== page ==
In Milan, on Via Marco Polo 9, the new flagship showroom of Ceramiche Ragno project by Benedetta Tagliabue - EMBT.
Ceramiche Ragno inaugurates its first flagship showroom: 400 square metres of display area in the iconic Porta Nuova district in Milan.
The project, curated by Benedetta Tagliabue – EMBT, was interpreted as a kaleidoscope of colors, textures and designs that tell the story and the technical and artisan skills of the brand and the expressive potential of ceramics.
Whatever the architectural scale, the approach at your studio, EMBT, has always been innovative and experimental, perfectly balanced with history and craft traditions. You have adopted collage as the characteristic feature of your approach.
Is this procedure the key to developing your architecture, the details of its elements and its geometrical compositions?
BT The technique of collage – which is the tried and tested starting point of all our projects – starts by adding together fragments of objective elements which are obviously related to the client’s requirements, but which also include all the things that are pleasing to us. Working with creative people – and there are plenty of them in our studio – is more a collective game than a job: this phase of the project brings together several heads, each with their own ideas and points of view, although at a certain point I take control. It’s a form of working together and for a collective audience, that’s the only way you can break new ground, otherwise you end up seeing only what you want to see and repeating yourself. It’s a method that enables you to follow a number of directions, to break through physical and mental barriers, to set aside your preconceptions and arrive at a synthesis which can sometimes even subvert the original concept. As in the case of this showroom, where we were originally inspired by the charm of the mosaics of Piazza Armerina only to understand, from our discussions with the company, that that wasn’t going to work.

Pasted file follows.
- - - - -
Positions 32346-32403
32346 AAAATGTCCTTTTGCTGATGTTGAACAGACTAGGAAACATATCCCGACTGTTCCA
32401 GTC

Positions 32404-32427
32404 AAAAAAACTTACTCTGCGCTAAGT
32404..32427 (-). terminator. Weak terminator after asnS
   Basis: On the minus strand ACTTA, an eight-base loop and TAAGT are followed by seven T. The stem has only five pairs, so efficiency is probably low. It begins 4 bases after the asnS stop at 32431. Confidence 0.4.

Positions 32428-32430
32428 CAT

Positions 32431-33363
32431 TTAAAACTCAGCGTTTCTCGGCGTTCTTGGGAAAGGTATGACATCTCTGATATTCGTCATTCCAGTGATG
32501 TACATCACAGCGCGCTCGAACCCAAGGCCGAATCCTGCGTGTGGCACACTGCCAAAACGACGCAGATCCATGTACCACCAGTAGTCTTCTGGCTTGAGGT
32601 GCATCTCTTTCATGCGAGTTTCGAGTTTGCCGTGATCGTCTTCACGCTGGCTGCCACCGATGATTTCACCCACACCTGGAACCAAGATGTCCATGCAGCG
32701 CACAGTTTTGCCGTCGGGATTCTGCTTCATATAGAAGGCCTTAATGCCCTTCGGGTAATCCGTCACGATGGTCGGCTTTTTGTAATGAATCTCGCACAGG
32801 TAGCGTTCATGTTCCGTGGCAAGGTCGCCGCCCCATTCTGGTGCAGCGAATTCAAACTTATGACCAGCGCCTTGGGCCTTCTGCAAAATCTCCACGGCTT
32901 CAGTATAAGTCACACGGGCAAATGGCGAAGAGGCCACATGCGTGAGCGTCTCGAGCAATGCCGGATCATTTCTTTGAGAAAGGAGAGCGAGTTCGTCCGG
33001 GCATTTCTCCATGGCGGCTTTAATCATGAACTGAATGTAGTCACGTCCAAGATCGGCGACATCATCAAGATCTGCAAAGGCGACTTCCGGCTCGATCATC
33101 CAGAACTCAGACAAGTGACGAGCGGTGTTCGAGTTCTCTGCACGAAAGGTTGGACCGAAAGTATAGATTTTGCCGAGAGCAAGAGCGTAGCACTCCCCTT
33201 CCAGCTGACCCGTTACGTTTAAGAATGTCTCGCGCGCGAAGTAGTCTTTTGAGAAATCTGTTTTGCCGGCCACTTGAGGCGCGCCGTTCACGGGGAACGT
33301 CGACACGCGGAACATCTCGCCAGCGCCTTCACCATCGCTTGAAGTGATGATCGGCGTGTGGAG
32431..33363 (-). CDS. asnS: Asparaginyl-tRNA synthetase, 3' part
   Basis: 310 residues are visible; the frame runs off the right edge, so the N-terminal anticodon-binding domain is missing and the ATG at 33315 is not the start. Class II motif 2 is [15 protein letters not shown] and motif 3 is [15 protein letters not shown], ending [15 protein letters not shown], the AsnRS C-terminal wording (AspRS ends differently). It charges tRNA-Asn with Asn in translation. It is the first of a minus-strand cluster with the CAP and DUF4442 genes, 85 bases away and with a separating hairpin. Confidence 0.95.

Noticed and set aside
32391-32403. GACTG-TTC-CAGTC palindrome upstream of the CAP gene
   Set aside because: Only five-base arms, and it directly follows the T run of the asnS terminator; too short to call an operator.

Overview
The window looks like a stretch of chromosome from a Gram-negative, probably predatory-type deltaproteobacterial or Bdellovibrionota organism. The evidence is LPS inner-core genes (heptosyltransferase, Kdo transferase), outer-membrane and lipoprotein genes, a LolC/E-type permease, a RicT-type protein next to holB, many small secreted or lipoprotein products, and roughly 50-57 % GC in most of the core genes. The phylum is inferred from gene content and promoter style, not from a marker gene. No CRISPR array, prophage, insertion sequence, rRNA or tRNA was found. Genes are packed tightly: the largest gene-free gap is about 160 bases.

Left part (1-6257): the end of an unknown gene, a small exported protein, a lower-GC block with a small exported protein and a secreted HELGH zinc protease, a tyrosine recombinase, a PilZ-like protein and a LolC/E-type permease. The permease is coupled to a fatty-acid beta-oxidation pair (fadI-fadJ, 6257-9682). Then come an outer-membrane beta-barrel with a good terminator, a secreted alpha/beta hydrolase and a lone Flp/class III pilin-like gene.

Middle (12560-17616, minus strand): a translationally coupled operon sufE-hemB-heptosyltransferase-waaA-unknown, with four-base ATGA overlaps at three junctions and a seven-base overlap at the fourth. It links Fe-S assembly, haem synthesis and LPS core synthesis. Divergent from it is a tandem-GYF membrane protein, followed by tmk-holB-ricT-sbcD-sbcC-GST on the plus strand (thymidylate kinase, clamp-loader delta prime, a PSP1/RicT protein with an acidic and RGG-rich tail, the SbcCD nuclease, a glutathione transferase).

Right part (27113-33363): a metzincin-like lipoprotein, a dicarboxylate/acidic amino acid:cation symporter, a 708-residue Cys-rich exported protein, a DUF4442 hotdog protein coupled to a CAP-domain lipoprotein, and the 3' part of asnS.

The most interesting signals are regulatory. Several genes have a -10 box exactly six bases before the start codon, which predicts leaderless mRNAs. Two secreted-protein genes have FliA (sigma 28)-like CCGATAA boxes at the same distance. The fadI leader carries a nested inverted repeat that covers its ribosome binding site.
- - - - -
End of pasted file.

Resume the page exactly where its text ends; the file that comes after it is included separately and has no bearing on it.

Ceramic is very widely used in architecture, but EMBT has made it its central material, while always expressing its potential in a fresh way, ranging from the renowned, highly functional roof for the market of Santa Caterina in Barcelona to the artistic and symbolic use of the material in the interior of the new Church of San Giacomo in Ferrara. Which of the many potentialities of ceramic as a material do you use in your work?
BT Ceramic, like wood, is a natural element, ancient, warm, robust and inalterable – I always like to highlight its deep connection to the soil. That’s why we seek out fresh ways to use it in our projects, and we’re always surprised by how it can be anything and everything: any type of finish, sensation, color or geometry.
How did the discussions about the showroom go with the company?